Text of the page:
Writer’s note: I like to write about our shrinking number of “Older Alumni” and relate it to nature.
Where are the bees?
No weapons, no corpses, no bees!
What has become of our bees?
Did they fall into a rapture?
Is this the end of pollination, as we know it?
In the moment, it’s the vanishing bees
That captures my attention.
Bees, those seers, our canary in the coalmine, collapsing
In their colonies, I see myself in you
Even though I’ve despised how you came
To barbeques and picnics despite not being invited.
What if there are no bees next summer, no bees
To navigate using vibrations in the air, or no air?
I miss your dance, your symbolic language,
The choreography when you swarm.
I even miss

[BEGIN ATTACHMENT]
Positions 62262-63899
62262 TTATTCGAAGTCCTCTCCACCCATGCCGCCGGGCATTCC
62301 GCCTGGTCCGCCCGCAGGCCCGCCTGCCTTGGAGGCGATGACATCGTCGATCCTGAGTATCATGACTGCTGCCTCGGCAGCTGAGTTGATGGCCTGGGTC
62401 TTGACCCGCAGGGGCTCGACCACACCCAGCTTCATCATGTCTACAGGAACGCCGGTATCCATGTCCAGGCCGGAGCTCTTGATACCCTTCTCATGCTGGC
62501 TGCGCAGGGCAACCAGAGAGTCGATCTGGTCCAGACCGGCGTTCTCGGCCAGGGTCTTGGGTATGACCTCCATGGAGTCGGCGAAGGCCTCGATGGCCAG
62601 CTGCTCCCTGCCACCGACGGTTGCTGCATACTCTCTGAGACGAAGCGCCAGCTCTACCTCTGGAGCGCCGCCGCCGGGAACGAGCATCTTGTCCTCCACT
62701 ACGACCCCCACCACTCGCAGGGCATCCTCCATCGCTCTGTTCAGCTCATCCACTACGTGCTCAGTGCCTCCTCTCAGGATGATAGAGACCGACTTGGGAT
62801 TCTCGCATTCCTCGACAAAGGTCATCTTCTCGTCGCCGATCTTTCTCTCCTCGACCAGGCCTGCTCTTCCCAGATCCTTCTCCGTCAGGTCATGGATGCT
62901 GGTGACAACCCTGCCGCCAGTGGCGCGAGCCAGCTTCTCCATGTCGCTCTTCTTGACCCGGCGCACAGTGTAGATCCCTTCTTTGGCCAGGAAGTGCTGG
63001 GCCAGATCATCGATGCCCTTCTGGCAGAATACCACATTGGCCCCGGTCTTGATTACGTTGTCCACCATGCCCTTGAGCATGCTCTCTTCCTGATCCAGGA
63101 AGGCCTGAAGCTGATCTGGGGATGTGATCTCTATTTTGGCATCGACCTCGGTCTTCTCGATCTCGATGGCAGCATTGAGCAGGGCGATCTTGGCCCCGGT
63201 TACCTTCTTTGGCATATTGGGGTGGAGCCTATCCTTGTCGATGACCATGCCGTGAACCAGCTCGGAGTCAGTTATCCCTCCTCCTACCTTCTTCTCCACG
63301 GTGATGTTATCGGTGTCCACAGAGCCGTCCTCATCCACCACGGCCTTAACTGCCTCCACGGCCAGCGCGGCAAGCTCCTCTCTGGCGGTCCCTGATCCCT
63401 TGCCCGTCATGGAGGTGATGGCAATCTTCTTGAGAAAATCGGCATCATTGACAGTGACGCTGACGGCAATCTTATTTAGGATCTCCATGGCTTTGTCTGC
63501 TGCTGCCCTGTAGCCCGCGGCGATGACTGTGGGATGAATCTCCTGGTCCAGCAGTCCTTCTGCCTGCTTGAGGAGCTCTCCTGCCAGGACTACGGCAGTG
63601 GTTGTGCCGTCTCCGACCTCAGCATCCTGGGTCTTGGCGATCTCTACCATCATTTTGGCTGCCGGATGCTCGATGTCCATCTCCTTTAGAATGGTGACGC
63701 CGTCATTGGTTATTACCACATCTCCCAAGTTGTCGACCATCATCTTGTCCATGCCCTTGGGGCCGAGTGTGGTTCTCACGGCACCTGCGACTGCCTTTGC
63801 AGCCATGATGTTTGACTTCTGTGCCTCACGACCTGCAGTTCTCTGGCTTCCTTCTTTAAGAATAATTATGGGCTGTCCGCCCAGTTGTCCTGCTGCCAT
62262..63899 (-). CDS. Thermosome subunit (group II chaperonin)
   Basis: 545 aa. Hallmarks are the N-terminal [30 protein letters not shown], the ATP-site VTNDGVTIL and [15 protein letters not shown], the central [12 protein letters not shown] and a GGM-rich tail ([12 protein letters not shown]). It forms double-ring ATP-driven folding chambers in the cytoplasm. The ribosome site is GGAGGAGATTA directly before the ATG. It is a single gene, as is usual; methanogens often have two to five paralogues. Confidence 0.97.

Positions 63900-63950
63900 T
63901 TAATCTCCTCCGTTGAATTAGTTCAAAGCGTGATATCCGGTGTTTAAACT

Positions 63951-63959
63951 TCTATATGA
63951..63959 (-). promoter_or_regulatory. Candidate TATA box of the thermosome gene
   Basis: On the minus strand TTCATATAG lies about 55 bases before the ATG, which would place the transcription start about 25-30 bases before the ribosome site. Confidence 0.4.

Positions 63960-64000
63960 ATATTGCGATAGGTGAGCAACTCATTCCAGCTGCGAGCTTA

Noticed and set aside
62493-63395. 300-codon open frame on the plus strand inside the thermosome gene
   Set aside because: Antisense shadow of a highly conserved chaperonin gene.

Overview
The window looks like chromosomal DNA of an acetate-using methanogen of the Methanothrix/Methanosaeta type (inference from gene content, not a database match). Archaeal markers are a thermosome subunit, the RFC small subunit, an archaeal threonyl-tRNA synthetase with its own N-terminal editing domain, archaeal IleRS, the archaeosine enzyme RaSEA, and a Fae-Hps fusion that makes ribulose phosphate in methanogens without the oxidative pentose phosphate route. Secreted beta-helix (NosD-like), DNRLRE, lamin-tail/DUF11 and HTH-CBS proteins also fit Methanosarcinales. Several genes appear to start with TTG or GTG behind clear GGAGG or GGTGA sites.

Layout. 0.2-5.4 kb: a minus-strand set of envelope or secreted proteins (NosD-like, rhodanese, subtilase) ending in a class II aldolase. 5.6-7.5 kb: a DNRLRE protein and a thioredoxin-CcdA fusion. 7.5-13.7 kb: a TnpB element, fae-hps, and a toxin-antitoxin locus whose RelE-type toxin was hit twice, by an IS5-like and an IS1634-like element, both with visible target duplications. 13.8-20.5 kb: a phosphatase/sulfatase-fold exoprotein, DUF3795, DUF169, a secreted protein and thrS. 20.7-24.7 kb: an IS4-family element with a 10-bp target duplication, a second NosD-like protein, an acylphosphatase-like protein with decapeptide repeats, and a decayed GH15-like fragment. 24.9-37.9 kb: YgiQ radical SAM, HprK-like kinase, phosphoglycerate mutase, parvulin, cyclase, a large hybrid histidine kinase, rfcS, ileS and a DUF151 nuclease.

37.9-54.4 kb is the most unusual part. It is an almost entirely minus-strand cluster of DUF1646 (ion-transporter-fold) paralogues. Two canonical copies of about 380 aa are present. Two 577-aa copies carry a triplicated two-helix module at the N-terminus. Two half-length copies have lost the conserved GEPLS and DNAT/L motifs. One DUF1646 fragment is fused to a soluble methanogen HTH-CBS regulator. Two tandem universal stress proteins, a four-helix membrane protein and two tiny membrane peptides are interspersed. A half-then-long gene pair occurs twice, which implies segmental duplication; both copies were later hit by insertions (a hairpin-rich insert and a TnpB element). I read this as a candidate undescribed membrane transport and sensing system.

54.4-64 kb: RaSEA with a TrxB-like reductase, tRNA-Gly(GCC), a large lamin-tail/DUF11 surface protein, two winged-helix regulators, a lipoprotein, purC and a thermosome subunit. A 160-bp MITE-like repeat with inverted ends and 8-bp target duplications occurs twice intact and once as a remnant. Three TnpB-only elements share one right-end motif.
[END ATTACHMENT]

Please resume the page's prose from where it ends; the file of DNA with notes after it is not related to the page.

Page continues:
My human responses of fright, the excitement
When you buzz close to my ear and fly by the back of my neck.
Are we all powerless
Or committing a willful civilization-scale suicide?
I lie awake at night
With visions of our apocalypse,
And form for myself
A kind of awe, an intuit of end days
And then I set these bad dreams aside.
I consult bee-death obituaries, look for corpses.
Crawl among the rocks and around the trees,
I’m in a state of worry. I need your honey,
I need to know you are out there.
I’m craving something sweet and sticky.
Feeling that your absence is worse than your sting.
Credit: Inspired by an article in the June 15, 2015, issue of New York Magazine about a merchant ship discovered in the Azores in 1872, called Mary Celeste, (a ship found without a single passenger on board).